4 Types Of Scoliosis And Why They Develop

Category: Scoliosis | Author: Stefano Sinicropi

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Scoliosis is a spinal condition that results in the sideways curvature of the spine, and oftentimes it develops during adolescence. However, the condition doesn’t just affect teens, and it comes in a few different forms, all of which Dr. Sinicropi and the team at the Midwest Spine & Brain Institute can treat. Below, we take a closer look at four different types of scoliosis, why they develop, and how they are best treated.

Four Common Types Of Scoliosis

Here’s a look at four common types of scoliosis that can cause symptoms in people at different stages of life, and some information on how the condition can be treated.

  1. Adolescent Idiopathic Scoliosis – Adolescent idiopathic scoliosis, or AIS, is the most common form of scoliosis, as it accounts for roughly 70 percent of all cases. When you picture this condition in your head, you’re likely thinking of adolescent idiopathic scoliosis. This type of scoliosis develops in children and teenagers as their spines go through a period of rapid growth. Depending on the severity of the condition, it is typically treated with observation to ensure it doesn’t get worse or become symptomatic, bracing to slow mild or moderate cases, or surgery to get the spine back on the correct path in severe cases.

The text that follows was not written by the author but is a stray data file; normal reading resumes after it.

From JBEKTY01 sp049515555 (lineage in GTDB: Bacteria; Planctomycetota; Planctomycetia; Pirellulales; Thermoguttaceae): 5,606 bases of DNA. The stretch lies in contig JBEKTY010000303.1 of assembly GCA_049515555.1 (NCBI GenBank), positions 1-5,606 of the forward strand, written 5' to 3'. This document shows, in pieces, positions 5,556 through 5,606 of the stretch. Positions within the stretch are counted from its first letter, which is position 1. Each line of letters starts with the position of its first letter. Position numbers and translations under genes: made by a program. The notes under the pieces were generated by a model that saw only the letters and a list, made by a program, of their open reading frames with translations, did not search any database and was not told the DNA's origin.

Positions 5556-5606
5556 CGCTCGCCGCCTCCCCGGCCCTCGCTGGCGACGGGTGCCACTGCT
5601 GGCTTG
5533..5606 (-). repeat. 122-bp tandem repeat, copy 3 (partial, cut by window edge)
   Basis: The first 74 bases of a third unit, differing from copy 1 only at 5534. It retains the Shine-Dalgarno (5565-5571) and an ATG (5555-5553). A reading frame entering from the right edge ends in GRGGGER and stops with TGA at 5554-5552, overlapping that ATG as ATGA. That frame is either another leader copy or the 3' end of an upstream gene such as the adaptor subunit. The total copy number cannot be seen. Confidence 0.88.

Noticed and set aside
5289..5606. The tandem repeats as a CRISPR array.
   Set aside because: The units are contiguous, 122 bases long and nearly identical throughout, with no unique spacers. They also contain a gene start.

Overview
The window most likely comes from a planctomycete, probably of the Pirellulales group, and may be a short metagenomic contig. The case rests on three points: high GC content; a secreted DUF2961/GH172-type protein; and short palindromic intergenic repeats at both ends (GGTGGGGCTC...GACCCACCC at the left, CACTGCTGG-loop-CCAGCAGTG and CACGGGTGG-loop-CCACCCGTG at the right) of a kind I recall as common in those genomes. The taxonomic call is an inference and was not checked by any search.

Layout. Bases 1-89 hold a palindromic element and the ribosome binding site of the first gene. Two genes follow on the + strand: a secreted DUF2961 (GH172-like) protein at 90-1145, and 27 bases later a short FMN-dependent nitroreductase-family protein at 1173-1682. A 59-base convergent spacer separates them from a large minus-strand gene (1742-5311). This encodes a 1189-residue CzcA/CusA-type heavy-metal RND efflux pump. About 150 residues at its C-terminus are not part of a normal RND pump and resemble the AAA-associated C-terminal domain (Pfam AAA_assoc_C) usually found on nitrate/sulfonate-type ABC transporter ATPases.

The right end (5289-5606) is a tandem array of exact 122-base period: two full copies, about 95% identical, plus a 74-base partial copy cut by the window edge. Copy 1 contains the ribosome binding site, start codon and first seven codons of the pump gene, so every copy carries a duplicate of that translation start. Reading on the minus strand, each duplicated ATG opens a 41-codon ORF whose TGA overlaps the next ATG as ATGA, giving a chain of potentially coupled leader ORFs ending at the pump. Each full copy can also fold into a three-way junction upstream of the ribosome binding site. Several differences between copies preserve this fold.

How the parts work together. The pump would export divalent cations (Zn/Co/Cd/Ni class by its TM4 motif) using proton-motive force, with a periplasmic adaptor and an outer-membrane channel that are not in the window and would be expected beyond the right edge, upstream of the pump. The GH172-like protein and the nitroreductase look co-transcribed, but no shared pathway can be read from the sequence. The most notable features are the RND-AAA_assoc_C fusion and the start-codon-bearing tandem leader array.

2. Congenital Scoliosis – Congenital scoliosis is caused by a defect that is present at birth. This defect results in the malformation of crucial vertebrae in young children when their spine begins to grow. Treatment will depend on the severity of the deformity. Unfortunately, congenital scoliosis does not tend to respond well to bracing, so if intervention outside of observation is needed, it’s almost always in the form of surgery.
  3. Neuromuscular Scoliosis – Neuromuscular scoliosis is an irregular spinal curvature caused or worsened by paralysis, paraplegia, or a neurological deficit. This condition tends to get worse with time, simply because of the issues caused by the paraplegia or neurological deficit, so again, if it gets to the point that intervention is needed, surgery is typically the go to option.
  4. Degenerative Scoliosis – The final type of scoliosis we’ll cover in this blog is known as degenerative scoliosis, and as the name implies, it occurs when wear and tear on the spine causes spinal structures to break down. If these structures can no longer provide the right support to the spine, it can slowly begin to shift out of alignment. Recognized early enough, conservative treatments like physical therapy, weight loss and bracing can all help prevent worsening and alleviate symptoms. For more serious cases, surgery can artificially stabilize the spine and shift vertebrae back into an appropriate location.

If you’re dealing with scoliosis or another spinal curvature disorder, reach out to Dr. Sinicropi and his team today.

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